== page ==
Monday, December 03, 2007

Judge - prosecutors may have overreacted in Ramos, Compean case

After a hearing in New Orleans, an appeals court judge says federal prosecutors may have overreacted in their case against former border agents Ignacio Ramos and Jose Compean. The two men are serving lengthy prison sentences for shooting a fleeing drug suspect.

Judge E. Grady Jolly is one of three judges in the 5th U.S. Circuit Court of Appeals hearing the appeals. He questioned whether the two agents would have been charged if they had reported the shooting. "For some reason, this one got out of hand, it seems to me," Jolly said of the agents' prosecution. He said it seems "that the government overreacted" in the prosecution that led to a 12-year prison term for Compean and an 11-year term for Ramos.

The agents' attorneys are asking the 5th Circuit to throw out their convictions. A federal jury in El Paso convicted the Border Patrol agents of assault, obstruction of justice and civil rights violations in the wounding of Osvaldo Aldrete Davila near El Paso in 2005. Aldrete survived the shooting, but was arrested in November after an October indictment on various drug charges.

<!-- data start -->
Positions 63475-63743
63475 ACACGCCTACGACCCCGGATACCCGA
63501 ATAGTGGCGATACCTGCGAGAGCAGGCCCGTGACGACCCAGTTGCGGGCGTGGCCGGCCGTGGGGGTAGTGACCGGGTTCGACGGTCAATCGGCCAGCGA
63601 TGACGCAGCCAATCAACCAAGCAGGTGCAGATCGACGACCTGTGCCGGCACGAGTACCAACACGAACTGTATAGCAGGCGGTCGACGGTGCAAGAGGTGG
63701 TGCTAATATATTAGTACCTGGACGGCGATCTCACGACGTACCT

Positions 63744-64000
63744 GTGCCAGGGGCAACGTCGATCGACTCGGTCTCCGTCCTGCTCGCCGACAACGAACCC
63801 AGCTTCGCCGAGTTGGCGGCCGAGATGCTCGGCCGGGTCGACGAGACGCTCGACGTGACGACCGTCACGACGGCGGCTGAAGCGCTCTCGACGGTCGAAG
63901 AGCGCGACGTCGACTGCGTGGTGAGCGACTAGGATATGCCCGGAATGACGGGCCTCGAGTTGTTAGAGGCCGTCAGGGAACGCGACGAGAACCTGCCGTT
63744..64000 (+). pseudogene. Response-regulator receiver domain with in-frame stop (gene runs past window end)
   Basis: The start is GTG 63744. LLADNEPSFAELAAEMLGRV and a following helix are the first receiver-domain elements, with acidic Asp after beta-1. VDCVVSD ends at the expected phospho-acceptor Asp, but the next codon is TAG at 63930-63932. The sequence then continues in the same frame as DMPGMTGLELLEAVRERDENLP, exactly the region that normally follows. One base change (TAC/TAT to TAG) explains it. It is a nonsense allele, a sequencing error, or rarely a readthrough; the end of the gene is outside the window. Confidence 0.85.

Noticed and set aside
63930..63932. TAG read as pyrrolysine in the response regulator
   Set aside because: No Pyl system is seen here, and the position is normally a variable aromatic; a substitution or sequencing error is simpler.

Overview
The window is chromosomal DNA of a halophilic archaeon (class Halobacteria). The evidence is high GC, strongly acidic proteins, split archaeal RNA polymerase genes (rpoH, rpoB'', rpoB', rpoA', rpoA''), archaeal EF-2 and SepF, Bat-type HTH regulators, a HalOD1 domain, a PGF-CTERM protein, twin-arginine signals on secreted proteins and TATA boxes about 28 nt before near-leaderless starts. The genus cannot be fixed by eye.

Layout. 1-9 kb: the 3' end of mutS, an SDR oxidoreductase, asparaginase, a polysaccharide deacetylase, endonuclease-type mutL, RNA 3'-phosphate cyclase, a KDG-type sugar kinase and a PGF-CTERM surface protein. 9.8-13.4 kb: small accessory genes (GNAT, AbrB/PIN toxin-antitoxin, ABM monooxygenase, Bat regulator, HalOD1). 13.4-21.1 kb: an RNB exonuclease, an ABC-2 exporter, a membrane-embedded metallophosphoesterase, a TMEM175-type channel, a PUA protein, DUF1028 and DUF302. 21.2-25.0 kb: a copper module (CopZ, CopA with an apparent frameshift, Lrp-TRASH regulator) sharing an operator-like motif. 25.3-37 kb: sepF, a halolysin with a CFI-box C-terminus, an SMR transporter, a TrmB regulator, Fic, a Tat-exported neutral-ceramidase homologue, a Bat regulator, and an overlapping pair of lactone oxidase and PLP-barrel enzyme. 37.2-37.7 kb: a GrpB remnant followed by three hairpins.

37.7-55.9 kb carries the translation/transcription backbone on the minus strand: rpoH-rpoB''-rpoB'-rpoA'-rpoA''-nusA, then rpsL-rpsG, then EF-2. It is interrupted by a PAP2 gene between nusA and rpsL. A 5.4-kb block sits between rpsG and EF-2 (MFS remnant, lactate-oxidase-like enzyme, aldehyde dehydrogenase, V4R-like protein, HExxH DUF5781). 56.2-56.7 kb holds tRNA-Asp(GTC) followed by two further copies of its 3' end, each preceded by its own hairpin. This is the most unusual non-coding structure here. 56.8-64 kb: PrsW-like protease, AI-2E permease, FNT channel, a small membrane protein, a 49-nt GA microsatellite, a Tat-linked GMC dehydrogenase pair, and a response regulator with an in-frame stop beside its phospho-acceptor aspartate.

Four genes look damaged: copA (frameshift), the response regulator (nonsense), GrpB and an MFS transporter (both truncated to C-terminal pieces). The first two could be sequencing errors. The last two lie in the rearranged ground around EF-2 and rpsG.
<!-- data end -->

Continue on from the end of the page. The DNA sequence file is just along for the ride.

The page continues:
There's no indication when the judges will rule in the appeals. Compean attorney Bob Baskett says he's encouraged by Jolly's comments, but Ramos attorney David Botsford says he's not reading anything into the remarks.

Saturday, December 01, 2007

Many illegals arrive here with visas, but never leave

Half the illegal aliens in the U.S. avoid the Mexico-U.S. border. They enter the U.S. by other routes, with many simply arriving by commercial jet. Expired student and tourist visas, phony marriages, unchecked container ships and the Canadian border all contribute much to illegal immigration.

That’s especially true for terrorists. Twelve known al-Qaida operatives. including two conspirators in the 1993 World Trade Center attack and four of the 9/11 terrorists, just flew into the U.S. and were admitted on student or tourist visas. They violated those visas by staying past the expiration date, a practice that is not uncommon.

The Pew Hispanic Center estimated in 2006 that about 45 per cent of illegals entered the U.S. with a legal visa, then ignored its expiration date and simply did not leave. The General Accounting Office released a report in 2004 stating that the Department of Homeland Security hasn’t got a clue how many “overstayers” are presently in the U.S.

Dr. George Weissinger, a former Immigration agent and associate professor at Briarcliffe College, says “At least half the illegal aliens in the U.S. came in legally through tourist or non-immigrant visas, but their intention was not to visit, but to stay,” he says.